And now all the company started back to the city. Some carried the boar’s huge head, and some the different parts of his body, while others had made biers of the green branches, and bore upon them the dead bodies of those who had been slain. It was indeed a strange procession.
A young man who did not like Meleager, had run on in front and had reached the city before the rest of the company had fairly started. Queen Althea was standing at the door of the palace, and when she saw him she asked what had happened in the forest He told her at once that Meleager had killed her brothers, for he knew that, with all their faults, she loved them very dearly. It was terrible to see her grief. She shrieked, and tore her hair, and rushed wildly about from room to room. Her senses left her, and she did not know what she was doing.
It was the custom at that time for people to avenge the death of their kindred, and her only thought was how to punish the murderer of her brothers. In her madness she forgot that Meleager was her son. Then she thought of the three Fates and of the unburned firebrand which she had locked up in her chest so many years before. She ran and got the stick and threw it into the fire that was burning on the hearth.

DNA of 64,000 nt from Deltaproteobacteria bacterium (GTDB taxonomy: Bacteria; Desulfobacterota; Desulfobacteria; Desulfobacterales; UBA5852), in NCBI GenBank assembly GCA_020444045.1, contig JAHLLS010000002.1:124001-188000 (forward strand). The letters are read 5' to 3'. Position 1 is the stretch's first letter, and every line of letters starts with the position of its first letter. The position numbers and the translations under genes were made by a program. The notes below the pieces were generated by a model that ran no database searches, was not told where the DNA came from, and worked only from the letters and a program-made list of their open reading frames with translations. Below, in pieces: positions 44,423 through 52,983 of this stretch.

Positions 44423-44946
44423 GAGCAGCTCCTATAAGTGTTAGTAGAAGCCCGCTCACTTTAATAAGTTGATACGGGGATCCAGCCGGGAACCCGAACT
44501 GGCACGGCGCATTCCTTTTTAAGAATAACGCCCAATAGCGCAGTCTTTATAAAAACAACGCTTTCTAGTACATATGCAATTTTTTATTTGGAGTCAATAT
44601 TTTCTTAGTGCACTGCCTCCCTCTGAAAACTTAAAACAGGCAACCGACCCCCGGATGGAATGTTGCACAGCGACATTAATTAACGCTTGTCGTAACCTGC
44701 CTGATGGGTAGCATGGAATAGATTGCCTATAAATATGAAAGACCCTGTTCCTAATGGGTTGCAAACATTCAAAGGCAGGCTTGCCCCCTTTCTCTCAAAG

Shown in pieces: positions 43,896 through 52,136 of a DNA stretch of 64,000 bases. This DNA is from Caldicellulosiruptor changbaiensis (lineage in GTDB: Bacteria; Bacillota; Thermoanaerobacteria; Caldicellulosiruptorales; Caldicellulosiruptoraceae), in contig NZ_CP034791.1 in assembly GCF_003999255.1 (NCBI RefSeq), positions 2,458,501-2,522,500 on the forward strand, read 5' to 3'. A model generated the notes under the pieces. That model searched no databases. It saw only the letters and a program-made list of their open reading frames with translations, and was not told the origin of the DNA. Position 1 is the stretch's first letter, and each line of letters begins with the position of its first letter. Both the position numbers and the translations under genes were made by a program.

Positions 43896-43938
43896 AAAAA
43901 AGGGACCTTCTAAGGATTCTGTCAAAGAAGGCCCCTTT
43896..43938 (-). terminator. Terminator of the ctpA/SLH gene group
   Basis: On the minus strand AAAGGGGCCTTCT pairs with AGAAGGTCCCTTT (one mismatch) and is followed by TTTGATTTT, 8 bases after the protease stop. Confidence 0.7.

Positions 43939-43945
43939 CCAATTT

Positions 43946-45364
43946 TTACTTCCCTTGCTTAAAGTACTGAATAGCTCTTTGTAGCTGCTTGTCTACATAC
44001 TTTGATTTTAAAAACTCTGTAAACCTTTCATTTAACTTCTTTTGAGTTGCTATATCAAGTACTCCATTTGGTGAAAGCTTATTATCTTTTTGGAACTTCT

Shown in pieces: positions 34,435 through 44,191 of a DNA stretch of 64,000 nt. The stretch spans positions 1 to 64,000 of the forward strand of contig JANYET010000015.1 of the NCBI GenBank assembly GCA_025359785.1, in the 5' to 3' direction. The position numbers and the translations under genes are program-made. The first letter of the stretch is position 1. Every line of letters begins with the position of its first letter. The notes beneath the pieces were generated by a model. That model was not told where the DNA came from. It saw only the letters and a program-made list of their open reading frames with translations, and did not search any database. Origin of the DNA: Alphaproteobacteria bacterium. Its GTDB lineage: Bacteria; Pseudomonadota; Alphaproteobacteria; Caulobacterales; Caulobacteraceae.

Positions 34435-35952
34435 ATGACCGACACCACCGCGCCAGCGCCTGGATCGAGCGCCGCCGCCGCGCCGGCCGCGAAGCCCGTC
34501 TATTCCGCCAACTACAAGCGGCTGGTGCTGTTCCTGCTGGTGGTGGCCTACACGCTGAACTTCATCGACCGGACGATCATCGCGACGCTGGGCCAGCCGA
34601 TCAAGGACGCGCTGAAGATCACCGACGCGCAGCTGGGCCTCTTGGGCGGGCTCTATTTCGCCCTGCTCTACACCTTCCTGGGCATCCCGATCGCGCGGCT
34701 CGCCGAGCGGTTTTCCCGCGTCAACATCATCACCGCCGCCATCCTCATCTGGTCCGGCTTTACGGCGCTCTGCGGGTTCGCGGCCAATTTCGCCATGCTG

It kindled at once, and she watched it as it blazed up brightly. Then it began to turn into ashes, and as the last spark died out, the noble Meleager, who was walking by the side of Atalanta, dropped to the ground dead.
When they carried the news to Althea she said not a word, for then she knew what she had done, and her heart was broken. She turned silently away and went to her own room. When the king came home a few minutes later, he found her dead.
So ended the hunt in the wood of Calydon.
After the death of Meleager, Atalanta went back to her old home among the mountains of Arcadia. She was still the swift-footed huntress, and she was never so happy as when in the green woods wandering among the trees or chasing the wild deer. All the world had heard about her, however; and the young heroes in the lands nearest to Arcadia did nothing else but talk about her beauty and her grace and her swiftness of foot and her courage. Of course every one of these young fellows wanted her to become his wife; and she might have been a queen any day if she had only said the word, for the richest king in Greece would have been glad to marry her. But she cared nothing for any of the young men, and she liked the freedom of the green woods better than all the fine things she might have had in a palace.